A non-healthy dose of accessibility at medical clinics

ABOVE: Ryan Lythall says small offices and tiny exam rooms are barriers PWD face when accessing healthcare.

Last week, I had a doctor’s appointment. All went well, but it wasn’t a typical appointment. It was for my yearly physical.

Most people get on the doctor’s table while their doctor examines them. However, for a person with a disability, it can be very different and, in some cases, traumatizing.

Most doctor's offices aren’t equipped with a ceiling or mechanical lift.

A lift is what many people with disabilities use to transfer to and from their wheelchairs.

I like to describe lifts as similar to the claw inside the claw machine. The main difference is the “claws” on the lift get hooked up to a mesh sling instead of our head.

When I roll into a medical office and, the doctor wants to examine me, one of two things happens. I either have to make another appointment, either at a hospital or in my home. The other thing that happens is the doctor dismisses me and my concerns.

Both of those situations are disrespectful toward PWD and can also affect our health and put us at further risk. By now, we’ve all heard how early detection of certain medical conditions can save lives. By forcing PWD, and those requiring extra assistance with transferring to a bed to book another appointment, we’re also being forced to delay much-needed treatment.

Already, PWD face a number of challenges when it comes to maintaining their health. Why are we being denied access to something as simple as a physical examination?

The easy answer is the severe cutbacks on our healthcare. While cutbacks are a big part of the reason, it’s certainly not the only reason.

On many occasions, I’ve been to medical clinics located inside barely wheelchair-accessible buildings. Some clinics are not accessible at all. The buildings that are accessible, the clinics are often tiny, and the doctor’s offices are even smaller. Often, there’s barely enough room for a person using a small wheelchair to get in.

Sometimes, it’s a matter of a location offering cheap rent for office space. Other times, the doctor simply refuses to accept patients with a disability or complex medical needs. Is it wrong to discriminate against people with disabilities and those vulnerable?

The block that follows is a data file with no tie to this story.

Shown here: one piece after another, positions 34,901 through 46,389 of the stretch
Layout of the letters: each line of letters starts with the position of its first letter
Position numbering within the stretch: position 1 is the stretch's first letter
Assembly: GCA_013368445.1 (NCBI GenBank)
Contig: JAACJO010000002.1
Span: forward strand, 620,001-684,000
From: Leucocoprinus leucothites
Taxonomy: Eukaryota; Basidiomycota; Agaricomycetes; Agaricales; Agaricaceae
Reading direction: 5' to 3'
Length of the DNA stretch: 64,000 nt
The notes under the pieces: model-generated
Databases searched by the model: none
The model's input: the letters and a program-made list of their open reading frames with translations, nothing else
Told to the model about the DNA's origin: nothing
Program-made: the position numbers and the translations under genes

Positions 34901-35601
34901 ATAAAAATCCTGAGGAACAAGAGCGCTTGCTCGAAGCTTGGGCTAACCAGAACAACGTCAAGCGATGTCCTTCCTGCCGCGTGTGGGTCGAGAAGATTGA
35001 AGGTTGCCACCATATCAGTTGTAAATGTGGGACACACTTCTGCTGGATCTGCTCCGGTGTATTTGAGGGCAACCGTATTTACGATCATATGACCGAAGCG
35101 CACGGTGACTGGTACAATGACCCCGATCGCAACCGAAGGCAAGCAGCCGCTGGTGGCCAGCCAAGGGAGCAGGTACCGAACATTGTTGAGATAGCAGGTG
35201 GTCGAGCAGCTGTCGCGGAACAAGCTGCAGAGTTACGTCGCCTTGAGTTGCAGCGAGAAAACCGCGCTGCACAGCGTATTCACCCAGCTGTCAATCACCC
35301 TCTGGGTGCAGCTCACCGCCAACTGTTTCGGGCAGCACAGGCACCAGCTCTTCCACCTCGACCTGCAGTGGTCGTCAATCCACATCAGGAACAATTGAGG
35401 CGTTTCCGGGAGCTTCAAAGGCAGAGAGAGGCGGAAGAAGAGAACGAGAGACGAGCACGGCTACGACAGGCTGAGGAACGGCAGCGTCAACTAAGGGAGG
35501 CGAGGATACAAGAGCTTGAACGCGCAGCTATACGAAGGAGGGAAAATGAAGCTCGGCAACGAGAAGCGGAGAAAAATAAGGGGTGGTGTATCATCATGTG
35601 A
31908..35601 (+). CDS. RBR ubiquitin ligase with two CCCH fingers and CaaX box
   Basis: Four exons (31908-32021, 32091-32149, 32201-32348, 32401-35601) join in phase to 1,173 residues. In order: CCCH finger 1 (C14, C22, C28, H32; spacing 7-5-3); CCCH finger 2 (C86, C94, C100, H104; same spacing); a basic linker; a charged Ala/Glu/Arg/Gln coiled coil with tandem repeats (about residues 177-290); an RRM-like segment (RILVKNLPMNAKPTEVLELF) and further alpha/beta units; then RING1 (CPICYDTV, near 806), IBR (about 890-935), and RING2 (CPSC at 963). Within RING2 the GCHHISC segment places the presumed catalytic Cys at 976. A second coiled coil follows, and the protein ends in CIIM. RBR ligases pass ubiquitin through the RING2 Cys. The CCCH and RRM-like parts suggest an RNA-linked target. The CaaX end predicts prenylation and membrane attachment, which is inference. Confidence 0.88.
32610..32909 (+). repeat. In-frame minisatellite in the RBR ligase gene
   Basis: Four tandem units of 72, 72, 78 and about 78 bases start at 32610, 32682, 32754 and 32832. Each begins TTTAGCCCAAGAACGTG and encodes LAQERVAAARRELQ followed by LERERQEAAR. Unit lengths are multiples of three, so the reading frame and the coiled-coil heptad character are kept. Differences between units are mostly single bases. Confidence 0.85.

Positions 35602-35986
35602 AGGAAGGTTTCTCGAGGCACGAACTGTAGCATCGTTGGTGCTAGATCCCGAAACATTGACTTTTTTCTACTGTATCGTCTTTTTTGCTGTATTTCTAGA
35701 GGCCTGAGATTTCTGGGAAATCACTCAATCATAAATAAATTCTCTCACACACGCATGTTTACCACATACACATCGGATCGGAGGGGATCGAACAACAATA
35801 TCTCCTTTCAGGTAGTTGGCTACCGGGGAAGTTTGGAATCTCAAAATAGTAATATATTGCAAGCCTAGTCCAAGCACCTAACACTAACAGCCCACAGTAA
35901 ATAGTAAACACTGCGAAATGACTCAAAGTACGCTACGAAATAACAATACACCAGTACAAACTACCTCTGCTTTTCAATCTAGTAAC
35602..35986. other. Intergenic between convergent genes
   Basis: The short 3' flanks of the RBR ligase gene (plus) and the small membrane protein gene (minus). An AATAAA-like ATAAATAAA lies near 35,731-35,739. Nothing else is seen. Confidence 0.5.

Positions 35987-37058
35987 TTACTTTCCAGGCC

Much of the reason is due to ignorance. People in general often view PWD as being born with an illness, and thus, not worth the time or effort to be cared for.

Also, most of us are taught that nurses and doctors are superheroes and they’re all good people. I have come across many that are amazing and have even saved my life. The fact of the matter is, people in the medical profession are also…

Wait for it…

Wait for it…


Humans, as we all know, can be ignorant, along with other negative traits. Humans can sometimes judge others, although some try to deny it.

I experience ignorance on an almost daily basis. Everything from the City of Ottawa's lack of efforts regarding wheelchair accessibility, or people assuming I’m non-verbal or mentally challenged.

Just because SOME PWD may not go out much or are non-verbal or mentally challenged, it doesn’t mean we all are.

As a society, we need to do better when it comes to being accepting and understanding toward those who are different.

This should be especially true for those working in healthcare.

If you’re a doctor or a nurse working in a small clinic, I have a few questions for you and am genuinely curious.

  1. Did you choose to work at that location?
  2. Were you, or are you aware that due to office space, and lack of wheelchair accessibility, people with disabilities may not be able to access all of the services the clinic provides?
  3. How do you and your co-workers view people with disabilities and those with complex medical needs?
  4. Are there any plans to make changes to your current location or change locations for the clinic to be wheelchair accessible?

For those able to answer my questions, please feel free to reach out to me on social media if you’re comfortable.

If you’re uncomfortable reaching out, simply ask yourself the same questions.

Regardless of how you choose to respond, the answers may surprise you.